The Rule of Four by Ian Caldwell and Dustin Thomason
I’m not sure what to make of this book. Even sitting here starting to write my review, I’m not entirely sure what I am going to say.
The book follows a group of friends during their last days at Princeton University. The protagonist, Tom, is the son of an academic who devoted his life to studying an obscure renaissance text called the Hypnerotomachia Poliphili to try to crack the secrets the text holds. He dies in a tragic car accident before his work is complete, however at Princeton, Tom meets Paul, a fellow undergraduate who hero worships Tom’s father and is also studying the Hypnerotomachia. Tom gets further and further drawn into Paul’s research, with dangerous consequences as the hidden meaning within the Hypnerotomachia start to be revealed.
This book is billed on the front cover as “The Da Vinci Code for people with brains.” I did enjoy the parts of the book where they were working out how to crack the code and read the meaning within. This was very intelligently done and put simply enough to be able to follow.
This book was written by two authors and there was a very clear division within the book. This was not stylistic, in fact I think they did a very good job of maintaining the voice and style given that two people were contributing. The division was between the back story and the narrative. When reading it, I felt as if the writers has started from a fixed point and then one had written backwards and the other forwards. The back story focuses on the strain that the Hypnerotomachia put on Tom’s relationship with his father and then later with his girlfriend, and traces the discoveries that Tom and Paul made when working together. The back story was important for understanding Tom and in understanding the Hypnerotomachia. However, I felt that it was a bit much and interrupted the flow of the more exciting and dramatic action.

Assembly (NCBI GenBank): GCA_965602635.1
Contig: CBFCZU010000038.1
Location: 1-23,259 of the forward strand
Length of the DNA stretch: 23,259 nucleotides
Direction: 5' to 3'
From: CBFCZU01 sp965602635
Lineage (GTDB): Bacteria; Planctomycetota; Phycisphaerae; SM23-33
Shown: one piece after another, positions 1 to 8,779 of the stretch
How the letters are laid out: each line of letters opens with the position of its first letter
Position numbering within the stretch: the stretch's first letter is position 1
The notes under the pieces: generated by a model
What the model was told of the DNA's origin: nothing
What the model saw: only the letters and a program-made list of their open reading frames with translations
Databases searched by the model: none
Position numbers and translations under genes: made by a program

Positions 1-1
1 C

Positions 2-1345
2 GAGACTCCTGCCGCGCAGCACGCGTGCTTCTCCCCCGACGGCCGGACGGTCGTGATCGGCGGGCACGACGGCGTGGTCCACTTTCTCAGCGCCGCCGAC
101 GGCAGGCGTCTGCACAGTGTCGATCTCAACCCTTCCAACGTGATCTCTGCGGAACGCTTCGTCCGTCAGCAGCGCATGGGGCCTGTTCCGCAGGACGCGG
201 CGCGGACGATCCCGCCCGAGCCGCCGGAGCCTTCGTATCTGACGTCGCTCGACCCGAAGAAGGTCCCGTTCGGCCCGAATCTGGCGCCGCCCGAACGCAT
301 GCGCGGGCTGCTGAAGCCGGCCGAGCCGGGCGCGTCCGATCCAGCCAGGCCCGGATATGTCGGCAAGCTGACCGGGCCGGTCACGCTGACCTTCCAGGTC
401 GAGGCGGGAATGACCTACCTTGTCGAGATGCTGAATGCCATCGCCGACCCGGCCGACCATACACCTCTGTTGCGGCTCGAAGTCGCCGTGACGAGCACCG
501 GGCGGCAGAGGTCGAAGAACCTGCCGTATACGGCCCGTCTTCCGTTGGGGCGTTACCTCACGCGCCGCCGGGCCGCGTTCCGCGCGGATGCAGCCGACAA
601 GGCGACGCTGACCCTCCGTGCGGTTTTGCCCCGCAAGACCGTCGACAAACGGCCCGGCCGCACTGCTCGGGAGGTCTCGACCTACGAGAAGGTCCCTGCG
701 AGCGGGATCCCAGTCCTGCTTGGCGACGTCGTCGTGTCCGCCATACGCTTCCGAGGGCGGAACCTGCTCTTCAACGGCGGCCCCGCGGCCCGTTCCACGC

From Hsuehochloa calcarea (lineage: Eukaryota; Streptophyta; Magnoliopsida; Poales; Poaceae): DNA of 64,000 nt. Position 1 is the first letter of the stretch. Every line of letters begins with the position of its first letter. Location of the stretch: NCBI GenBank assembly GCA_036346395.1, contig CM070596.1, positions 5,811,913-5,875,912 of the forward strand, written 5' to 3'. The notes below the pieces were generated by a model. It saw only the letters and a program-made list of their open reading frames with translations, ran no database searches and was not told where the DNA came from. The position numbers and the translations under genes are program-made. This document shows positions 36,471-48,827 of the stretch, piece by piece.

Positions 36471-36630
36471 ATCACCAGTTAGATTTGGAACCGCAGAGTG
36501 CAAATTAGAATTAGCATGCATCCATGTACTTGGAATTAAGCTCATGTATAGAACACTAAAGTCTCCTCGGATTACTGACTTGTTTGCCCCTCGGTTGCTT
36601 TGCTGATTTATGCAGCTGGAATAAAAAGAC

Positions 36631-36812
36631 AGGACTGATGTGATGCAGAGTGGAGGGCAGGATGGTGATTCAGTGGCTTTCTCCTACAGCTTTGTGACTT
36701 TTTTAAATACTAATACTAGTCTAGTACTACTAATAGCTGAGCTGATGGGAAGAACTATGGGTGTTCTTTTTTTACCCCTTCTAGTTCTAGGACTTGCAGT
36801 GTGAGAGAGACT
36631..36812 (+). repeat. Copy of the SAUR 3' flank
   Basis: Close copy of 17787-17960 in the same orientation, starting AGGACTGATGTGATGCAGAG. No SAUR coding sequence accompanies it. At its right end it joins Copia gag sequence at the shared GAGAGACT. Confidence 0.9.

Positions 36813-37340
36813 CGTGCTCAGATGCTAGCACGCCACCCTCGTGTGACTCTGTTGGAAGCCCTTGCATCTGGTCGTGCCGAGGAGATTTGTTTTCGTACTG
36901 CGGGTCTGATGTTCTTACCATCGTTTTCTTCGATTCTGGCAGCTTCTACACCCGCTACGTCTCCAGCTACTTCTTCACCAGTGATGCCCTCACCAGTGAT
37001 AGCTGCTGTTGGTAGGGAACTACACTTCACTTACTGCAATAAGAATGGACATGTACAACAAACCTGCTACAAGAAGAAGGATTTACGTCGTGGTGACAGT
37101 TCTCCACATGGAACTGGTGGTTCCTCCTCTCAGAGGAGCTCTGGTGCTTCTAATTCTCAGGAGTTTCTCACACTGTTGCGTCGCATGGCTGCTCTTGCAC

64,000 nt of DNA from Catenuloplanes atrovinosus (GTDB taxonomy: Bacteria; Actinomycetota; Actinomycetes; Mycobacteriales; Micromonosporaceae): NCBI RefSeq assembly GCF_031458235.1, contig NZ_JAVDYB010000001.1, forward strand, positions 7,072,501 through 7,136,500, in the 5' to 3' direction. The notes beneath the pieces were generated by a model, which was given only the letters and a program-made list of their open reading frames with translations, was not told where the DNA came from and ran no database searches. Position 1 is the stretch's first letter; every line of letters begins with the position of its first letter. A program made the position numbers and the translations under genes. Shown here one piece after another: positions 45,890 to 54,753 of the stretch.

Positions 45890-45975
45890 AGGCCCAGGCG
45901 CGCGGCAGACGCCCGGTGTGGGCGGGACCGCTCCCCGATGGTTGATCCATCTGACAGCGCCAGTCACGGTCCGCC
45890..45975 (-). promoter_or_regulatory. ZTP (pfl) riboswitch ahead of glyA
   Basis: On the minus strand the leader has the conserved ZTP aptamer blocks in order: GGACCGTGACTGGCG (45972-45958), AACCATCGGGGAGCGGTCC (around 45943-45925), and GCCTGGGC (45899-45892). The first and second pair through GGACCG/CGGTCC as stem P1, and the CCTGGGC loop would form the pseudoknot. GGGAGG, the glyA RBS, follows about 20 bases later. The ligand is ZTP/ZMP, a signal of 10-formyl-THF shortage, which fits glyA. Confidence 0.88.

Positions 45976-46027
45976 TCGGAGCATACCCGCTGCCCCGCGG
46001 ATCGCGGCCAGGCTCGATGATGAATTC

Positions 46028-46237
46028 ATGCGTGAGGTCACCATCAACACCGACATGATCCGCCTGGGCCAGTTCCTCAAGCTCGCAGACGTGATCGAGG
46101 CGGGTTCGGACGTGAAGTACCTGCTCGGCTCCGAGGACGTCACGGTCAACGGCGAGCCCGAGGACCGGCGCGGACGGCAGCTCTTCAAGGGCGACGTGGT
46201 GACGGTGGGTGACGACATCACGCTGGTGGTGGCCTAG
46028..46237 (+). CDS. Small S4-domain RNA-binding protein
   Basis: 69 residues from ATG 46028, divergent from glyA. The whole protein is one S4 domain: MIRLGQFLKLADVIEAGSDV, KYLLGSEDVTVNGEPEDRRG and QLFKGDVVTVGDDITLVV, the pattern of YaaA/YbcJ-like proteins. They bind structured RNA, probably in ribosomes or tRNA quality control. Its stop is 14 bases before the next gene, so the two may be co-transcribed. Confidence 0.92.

The Hypnerotomachia is a real book, however I do wish that the authors had shortened the name or invented a nickname for it early on. It is not an easy word to read, and so I found that it did interrupt the flow of reading, as I would stumble over this word every time.
Overall, I did enjoy the book and at 25p in a library sale, it was definitely a bargain for me. However, my overall impression of the book is a sense of an opportunity missed. I think there is a lot of promise in the concept of this book, it is very intelligently thought out and they have obviously really done their research well. But I think there is another level that they could have taken this to. It had drama and pace, but this kept seeming to peter out before it has reached it’s full potential, and I think this comes down to a little bit of a lack of ambition with the motivations of the “bad guys”, and the interruption of the narrative with whole chapters devoted to back story.
- Rule of Four by Ian Caldwell & Dustin Thomason (eufaulalibrary.wordpress.com)
Posted on September 1, 2013, in Book Reviews and tagged Book reviews, Dustin Thomason, Hypnerotomachia, Hypnerotomachia Poliphili, Ian Caldwell, The Rule of Four. Bookmark the permalink. Leave a comment.